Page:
Links 6/15/09

The crucifixion of Latvia Ambrose Evans-Pritchard, Telegraph

Optimism is not enough for a global recovery Wolfgang Munchau, FT

China’s recovery still isn’t supporting (much) global demand Brad Setser

German credit crunch deepens Ambrose Evans-Pritchard, Telegraph

Cantona kick fan still hated 14yrs on The Sun

Silk Road threatened by melting glaciers New Scientist

How the world’s greatest golfer lost his game New Scientist

Colorectal Cancer Rates Increasing Worldwide Science Daily. Westernization is bad for you.

Tehran\’s Streets Become a Battleground Time

Michelle Obama finds a new friend in Britain’s Queen Reuters. Apparently the Queen and Mrs. Obama get on quite well. They call and write.

The Clock Is Ticking Away Under Latvia Edward Hugh. This is a very thorough and researched ‘Generational Storm’ argument using Latvia and birth statistics. Quite interesting.

The magical world of credit default swaps once again Willem Buiter

Antidote du Jour:


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About Edward Harrison

I am a banking and finance specialist at the economic consultancy Global Macro Advisors. Previously, I worked at Deutsche Bank, Bain, the Corporate Executive Board and Yahoo. I have a BA in Economics from Dartmouth College and an MBA in Finance from Columbia University. As to ideology, I would call myself a libertarian realist - believer in the primacy of markets over a statist approach. However, I am no ideologue who believes that markets can solve all problems. Having lived in a lot of different places, I tend to take a global approach to economics and politics. I started my career as a diplomat in the foreign service and speak German, Dutch, Swedish, Spanish and French as well as English and can read a number of other European languages. I enjoy a good debate on these issues and I hope you enjoy my blogs. Please do sign up for the Email and RSS feeds on my blog pages. Cheers. Edward


  1. Tiago

    It should be noted that Ambrose-Evans Pritchard has an axe to grind with the EU and the Euro.

    He constantly predicts the end of the Euro and things like that.

    While I am a reader of AEP myself I find increasingly disturbing that all his pieces have ALWAYS the same narrative: the EU and the Euro are to blame for everything.

    While it is normal for people to have opinions and biases (we all have, of course) when somebody only sees through his own point of view I start to wonder if we are in propaganda territory or if the person emitting opinions can be trusted with sound judgement, not totally clouded by his own biases.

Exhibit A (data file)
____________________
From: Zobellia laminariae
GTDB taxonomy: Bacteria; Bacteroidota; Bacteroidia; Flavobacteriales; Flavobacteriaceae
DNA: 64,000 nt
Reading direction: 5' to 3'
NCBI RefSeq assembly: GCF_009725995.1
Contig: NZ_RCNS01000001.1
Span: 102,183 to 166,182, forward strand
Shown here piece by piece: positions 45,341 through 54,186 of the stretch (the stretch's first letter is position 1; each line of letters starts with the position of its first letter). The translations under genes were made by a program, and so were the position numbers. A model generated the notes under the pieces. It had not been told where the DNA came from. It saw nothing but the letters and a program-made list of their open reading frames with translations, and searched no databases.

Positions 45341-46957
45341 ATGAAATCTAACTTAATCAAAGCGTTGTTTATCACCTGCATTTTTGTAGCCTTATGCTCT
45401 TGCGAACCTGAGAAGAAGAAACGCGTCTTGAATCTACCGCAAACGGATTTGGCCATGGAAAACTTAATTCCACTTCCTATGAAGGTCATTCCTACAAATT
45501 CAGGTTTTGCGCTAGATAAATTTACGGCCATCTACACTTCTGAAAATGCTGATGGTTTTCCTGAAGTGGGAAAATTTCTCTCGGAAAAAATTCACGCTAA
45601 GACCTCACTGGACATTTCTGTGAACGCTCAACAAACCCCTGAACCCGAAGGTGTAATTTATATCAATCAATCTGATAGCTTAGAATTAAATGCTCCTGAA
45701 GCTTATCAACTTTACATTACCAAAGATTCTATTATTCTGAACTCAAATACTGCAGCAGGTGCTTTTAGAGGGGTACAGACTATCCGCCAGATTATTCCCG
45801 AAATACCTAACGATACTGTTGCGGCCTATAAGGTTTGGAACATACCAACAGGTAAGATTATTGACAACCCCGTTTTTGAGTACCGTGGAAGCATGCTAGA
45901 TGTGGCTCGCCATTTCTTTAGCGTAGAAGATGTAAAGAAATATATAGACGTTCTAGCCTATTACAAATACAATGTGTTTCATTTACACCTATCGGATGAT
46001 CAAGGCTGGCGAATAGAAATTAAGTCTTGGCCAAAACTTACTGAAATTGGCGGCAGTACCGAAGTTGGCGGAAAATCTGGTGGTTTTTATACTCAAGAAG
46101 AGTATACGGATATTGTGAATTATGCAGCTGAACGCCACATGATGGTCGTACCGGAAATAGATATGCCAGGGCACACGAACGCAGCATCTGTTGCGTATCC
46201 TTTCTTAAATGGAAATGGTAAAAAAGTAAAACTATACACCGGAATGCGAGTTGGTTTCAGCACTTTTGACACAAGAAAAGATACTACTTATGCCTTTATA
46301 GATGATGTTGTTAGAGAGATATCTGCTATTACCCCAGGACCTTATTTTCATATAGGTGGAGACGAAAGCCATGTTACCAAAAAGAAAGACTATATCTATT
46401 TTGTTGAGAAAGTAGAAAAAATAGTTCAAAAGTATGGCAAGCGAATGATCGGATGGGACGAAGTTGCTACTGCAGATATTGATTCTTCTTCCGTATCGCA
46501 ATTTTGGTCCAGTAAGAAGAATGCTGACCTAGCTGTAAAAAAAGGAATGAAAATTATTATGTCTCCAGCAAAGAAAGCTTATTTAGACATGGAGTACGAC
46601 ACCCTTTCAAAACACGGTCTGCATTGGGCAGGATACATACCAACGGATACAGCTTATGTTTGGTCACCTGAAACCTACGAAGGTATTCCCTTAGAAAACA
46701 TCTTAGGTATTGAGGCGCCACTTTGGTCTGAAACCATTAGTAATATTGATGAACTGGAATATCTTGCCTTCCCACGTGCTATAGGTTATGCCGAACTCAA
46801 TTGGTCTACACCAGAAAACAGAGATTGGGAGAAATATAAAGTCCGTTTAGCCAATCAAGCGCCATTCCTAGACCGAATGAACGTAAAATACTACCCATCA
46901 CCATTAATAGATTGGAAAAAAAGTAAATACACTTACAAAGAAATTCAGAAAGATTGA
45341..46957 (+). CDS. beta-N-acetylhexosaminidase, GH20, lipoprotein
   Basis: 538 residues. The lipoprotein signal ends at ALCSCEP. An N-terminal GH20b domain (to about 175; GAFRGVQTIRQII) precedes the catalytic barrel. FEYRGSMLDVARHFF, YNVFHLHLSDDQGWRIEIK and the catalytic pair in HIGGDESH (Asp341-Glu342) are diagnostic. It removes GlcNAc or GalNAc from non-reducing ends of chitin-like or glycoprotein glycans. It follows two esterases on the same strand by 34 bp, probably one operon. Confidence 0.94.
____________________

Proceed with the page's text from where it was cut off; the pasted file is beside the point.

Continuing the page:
Take AEP with a big grain of salt. Especially if he sees problems with the Euro, club Med, Germany then he is clearly exercising his bias.

  2. Edward Harrison

    Tiago, I agree that one does need to read AEP with his biases in mind. But, he is indeed useful in pointing out the problems with the Eurozone and the lingering weakness of the European economy and banking system.

    Broggler, thank you. Yesterday's antidote was a bit stressful, wasn't it?

  3. jest

    re: the buiter piece.

    it strikes me that the actions of Amherst was quite ingenuous, and an interesting way out of the mortgage mess. i think i read a story where some people on the verge of foreclosure got notices saying they could stay in their homes, b/c someone paid off the loan for them. i think it was amherst, but cannot remember.

    at any rate, it seems like a great idea: sell CDS protection on CDOs backed by Detroit or SoCal real estate, buy the properties for pennies on the dollar, and forgive the debt. the CDS seller rakes in fees, & the value of the homeowner's debt gets written down to zero. the only loser in the deal would be GS, JPM, or whomever bought protection on the CDO.

    am i missing something, or is this an ingenious potential solution to the housing crisis?

  4. Lenin3

    It is interesting that the headline for the Colorectal Cancer is "27 of 51 countries have seen an increase over the past 25 years". Hmm, the places they mention are places like Slovenia (pop. 2 million).

    So basically half the countries saw an increase. What happened in the other countries? This seems at best statistical noise. They don't report anything about size of each country or anything along those lines. Not to mention that most of E. Europe has had radiation poisoning from Chernobyl. How about the weakness of the data from developing nations in general? Couldn't this just be better reporting?


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